First it was a cough. Then it was bronchitis. Then it was time to say goodbye to Michelle Aldrich.
The year 2011 was supposed to be a good one for the 66-year-old. That June, she and her husband, Michael, were feted with a lifetime achievement award by High Times magazine for their four decades of work on marijuana legalization. Yet something was off. She was smoking a lot, maybe more than ever.
And she couldn’t get high.
In the fall of that year — a bad time for the local marijuana movement, as the federal Justice Department began shutting down hundreds of California medical cannabis dispensaries — Aldrich went in to see a series of doctors for what she thought was a flu that just refused to go away.
After six weeks of progressively worse diagnoses — flu became bronchitis, which became pneumonia — a CT scan revealed the cause behind the “heat” she felt in the middle of her chest. A tumor, “poorly-differentiated non-small cell adenocarcinoma.” In other words, stage 3 lung cancer…MORE (SFWeekly)
When 7-year-old Mykayla Comstock was diagnosed with leukemia in July, it was less than three days before her mother filed Oregon medical marijuana paperwork so the child could take lime-flavored capsules filled with cannabis oil.
The decision to give Mykayla the capsules came naturally to Erin Purchase, MyKayla’s mother, who believes marijuana has healing power, but doctors aren’t so sure it’s a good idea.
“The first doctor was not for it at all,” Purchase told ABCNews.com. “She was rude and she told us it was inappropriate. “Basically she blew up at us and told us to transfer to another facility.”
They found a new doctor, who knows that Mykayla takes about a gram of cannabis oil a day — half in the morning and half at night — but he doesn’t talk about it with them.
“This is our daughter,” Purchase, 25, said. “If they don’t agree with our personal choices, we’d rather they not say anything at all.”
It’s legal for a minor to enroll in the Oregon medical marijuana program as long as the child’s parent or legal guardian consents and takes responsibility as a caregiver.
Hemp seed oil, pressed from the seeds of the Cannabis sativa plant, has been named nature’s perfect food due to its balanced concentrations of omega fatty acids. Hemp used to be consumed worldwide, as it was one of the first cultivated and consumed crops. There is a misconception that hemp contains THC, the principal psychoactive constituent of the cannabis plant. Needless to say, this is false. Although relativity new to the Western Hemisphere, hemp seed oil is now widely available in health-food stores.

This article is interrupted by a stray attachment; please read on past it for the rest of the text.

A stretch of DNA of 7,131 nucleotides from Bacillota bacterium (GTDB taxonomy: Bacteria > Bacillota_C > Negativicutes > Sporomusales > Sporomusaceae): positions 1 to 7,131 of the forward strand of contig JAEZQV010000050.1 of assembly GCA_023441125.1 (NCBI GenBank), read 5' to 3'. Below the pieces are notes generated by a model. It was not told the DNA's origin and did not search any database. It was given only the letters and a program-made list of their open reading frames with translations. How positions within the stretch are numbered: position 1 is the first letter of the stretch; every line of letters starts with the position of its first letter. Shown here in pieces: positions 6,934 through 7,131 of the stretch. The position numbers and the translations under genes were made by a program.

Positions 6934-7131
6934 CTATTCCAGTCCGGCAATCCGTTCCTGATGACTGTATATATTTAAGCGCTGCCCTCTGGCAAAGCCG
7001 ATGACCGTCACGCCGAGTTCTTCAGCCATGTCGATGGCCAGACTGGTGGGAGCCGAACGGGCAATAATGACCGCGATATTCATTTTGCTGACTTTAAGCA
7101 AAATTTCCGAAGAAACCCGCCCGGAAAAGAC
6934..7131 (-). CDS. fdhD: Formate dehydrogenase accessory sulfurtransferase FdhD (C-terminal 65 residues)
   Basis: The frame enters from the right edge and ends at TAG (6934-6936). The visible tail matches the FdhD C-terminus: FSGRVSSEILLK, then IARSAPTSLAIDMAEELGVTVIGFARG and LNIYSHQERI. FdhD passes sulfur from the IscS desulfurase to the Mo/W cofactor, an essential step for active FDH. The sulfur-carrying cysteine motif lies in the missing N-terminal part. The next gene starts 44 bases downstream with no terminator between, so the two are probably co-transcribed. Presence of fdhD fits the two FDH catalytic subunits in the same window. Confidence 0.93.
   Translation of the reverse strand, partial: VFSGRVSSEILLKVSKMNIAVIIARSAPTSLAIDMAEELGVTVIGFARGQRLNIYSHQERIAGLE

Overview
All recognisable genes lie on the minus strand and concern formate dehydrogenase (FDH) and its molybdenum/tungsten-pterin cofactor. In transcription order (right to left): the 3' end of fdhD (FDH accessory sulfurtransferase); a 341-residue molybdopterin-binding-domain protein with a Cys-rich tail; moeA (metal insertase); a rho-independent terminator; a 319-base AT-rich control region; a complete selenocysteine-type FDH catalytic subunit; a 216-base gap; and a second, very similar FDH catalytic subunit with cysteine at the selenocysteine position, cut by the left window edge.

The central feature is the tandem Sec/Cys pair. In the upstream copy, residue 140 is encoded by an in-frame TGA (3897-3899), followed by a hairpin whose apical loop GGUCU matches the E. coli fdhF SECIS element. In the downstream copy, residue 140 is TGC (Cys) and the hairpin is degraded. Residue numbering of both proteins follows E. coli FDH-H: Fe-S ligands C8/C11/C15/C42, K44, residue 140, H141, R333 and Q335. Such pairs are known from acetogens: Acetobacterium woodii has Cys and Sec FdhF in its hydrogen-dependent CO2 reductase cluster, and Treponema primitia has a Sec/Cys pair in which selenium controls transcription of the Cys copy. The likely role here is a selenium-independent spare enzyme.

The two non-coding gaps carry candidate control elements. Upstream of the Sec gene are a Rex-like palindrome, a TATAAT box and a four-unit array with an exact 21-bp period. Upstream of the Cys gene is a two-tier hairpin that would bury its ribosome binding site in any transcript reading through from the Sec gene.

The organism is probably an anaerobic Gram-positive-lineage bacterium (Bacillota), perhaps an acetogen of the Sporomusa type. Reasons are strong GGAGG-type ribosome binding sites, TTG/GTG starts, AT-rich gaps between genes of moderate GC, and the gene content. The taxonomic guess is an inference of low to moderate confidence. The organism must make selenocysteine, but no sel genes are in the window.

Balance is key
The seed of the hemp plant contains some of the most balanced and richest sources of oils on the planet. The ideal 3:1 ratio of Omega 6 to Omega 3 is recommended by the World Health Organization for optimal utilization. The essential fatty acids in these oils are fundamental in restoring health and immune function. Hemp seed oil contains 80 percent essential fatty acids, the highest of any plant…MORE (NaturalNews.com)
If you have high cholesterol or you try to eat healthfully, you probably know that olive oil is good for your heart. This is because the dietary fats in olive oil are healthful, “good” unsaturated fats. Monounsaturated and polyunsaturated fats can lower your cholesterol, which is regarded as a significant risk factor for heart disease. A lesser known cooking oil, hemp oil, is now available at many health food stores and on the Internet. If you are trying to lower or control your cholesterol, hemp oil might be of interest to you and your health and wellness goals.
Hemp seed oil offers a very balanced dietary fat nutritional protocol, according to clinical nutrition specialist Dr. Jonny Bowden, Ph.D. In other words, hemp seed oil has as favorable balance of saturated fat to monounsaturated and polyunsaturated fats. While olive oil is dominant in monounsaturated fat, hemp seed oil has polyunsaturated, monounsaturated and both omega-3 and omega-6 essential fatty acids. Dr. Bowden explains that a lot of the omega-6 is in the form of gamma-linolenic acid or GLA. The average American diet is often deficient in GLA. Although hemp seed oil only about 2 percent GLA, hemp is the only edible seed oil that contains GLA…MORE (livstrong.com)